What Jesus’ Kind of Social Justice Looks Like by Greg Boyd

For many, the primary way of building the kingdom is to influence politics in order to make America more Christian. Others take the opposite approach, concluding that Jesus didn’t try to overhaul the political systems of His day through political means; therefore Christian faith is only a private matter that has no social relevance. Both approaches get it wrong.

Because Jesus did not allow the society or politics of His day to define His ministry, He positioned Himself to make a revolutionary prophetic impact upon His society and the politics of the time. Jesus did not buy into the limited options the culture placed before Him. He rather exposed the ugly injustices in all kingdom-of-the-world options by offering a radically distinct alternative.

For example, Jesus never entered into the fray of particular debates about the status of women in society. He rather exposed the ugliness of patriarchalism by the countercultural way He treated women. Ignoring negative consequences for His reputation, Jesus befriended them and gave them a culturally unprecedented dignity.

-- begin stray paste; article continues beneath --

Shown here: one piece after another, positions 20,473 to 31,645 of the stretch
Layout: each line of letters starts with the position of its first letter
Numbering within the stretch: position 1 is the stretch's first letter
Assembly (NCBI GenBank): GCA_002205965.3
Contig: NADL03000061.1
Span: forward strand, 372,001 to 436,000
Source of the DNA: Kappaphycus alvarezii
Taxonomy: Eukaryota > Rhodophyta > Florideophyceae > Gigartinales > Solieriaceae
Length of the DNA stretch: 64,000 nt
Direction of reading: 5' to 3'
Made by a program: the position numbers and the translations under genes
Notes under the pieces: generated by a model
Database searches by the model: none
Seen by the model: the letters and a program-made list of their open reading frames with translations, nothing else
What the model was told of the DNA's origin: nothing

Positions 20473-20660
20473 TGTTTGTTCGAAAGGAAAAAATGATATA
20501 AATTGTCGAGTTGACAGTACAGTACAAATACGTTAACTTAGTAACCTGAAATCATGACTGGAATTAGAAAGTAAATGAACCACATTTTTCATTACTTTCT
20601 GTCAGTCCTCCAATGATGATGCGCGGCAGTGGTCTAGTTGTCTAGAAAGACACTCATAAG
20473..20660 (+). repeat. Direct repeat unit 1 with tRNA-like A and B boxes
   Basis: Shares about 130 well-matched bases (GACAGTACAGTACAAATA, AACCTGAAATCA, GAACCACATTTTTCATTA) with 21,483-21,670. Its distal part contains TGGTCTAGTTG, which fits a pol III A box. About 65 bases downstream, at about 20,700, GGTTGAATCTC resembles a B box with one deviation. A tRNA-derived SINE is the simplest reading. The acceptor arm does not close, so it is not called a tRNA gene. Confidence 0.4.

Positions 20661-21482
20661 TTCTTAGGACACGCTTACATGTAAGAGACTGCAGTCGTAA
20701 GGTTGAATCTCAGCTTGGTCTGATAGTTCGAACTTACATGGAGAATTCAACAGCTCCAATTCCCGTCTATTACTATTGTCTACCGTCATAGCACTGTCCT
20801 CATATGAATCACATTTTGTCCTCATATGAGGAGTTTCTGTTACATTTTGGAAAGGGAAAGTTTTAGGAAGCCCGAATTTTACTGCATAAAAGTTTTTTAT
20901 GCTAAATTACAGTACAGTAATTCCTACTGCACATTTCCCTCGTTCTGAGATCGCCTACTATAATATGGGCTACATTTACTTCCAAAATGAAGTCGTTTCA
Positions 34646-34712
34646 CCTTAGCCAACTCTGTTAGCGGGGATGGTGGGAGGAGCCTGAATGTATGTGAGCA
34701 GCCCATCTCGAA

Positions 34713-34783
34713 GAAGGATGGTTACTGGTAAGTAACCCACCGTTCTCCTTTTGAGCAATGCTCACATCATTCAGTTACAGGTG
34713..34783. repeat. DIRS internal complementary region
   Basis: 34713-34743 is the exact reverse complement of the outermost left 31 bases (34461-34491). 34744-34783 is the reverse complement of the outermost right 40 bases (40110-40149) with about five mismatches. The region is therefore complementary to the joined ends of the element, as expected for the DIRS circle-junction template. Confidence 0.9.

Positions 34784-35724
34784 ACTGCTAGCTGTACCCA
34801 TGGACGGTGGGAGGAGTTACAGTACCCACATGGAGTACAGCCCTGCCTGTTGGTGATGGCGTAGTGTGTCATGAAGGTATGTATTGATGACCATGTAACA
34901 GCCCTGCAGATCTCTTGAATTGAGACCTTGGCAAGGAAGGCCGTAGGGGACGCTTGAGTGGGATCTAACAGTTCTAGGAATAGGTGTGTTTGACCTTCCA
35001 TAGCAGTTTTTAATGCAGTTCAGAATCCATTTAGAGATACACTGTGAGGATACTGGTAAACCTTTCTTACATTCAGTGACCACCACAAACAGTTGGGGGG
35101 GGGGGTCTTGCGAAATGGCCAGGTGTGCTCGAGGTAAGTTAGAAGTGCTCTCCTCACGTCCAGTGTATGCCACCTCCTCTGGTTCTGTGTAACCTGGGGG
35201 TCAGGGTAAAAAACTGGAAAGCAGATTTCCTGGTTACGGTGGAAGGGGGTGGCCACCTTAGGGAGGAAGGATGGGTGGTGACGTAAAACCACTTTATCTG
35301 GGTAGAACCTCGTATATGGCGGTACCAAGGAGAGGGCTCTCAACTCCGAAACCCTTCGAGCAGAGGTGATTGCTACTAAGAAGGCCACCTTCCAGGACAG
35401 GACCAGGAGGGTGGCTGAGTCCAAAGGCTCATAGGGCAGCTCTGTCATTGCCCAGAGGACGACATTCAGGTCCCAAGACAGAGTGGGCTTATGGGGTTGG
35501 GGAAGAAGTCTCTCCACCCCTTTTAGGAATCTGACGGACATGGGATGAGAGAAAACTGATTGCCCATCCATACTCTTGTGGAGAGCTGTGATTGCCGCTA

In a similar way, Jesus did the same for social outcasts. He served lepers, the blind, the demonized, the poor, prostitutes and tax collectors. His actions were a challenge to the inhumanity of social structures of the day that served as a mustard seed alternative that started small but grew slowly.

Jesus also exposed the inhumanity of certain religious rules, which was a political problem in the first century because religious leaders had political power. He exposed the evil of racial prejudice by fellowshipping with Samaritans and Gentiles, and He even praised them in His teachings. In addition, He healed and worked miracles on the Sabbath, something that religious leaders forbade.

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Source: Relevant Magazine

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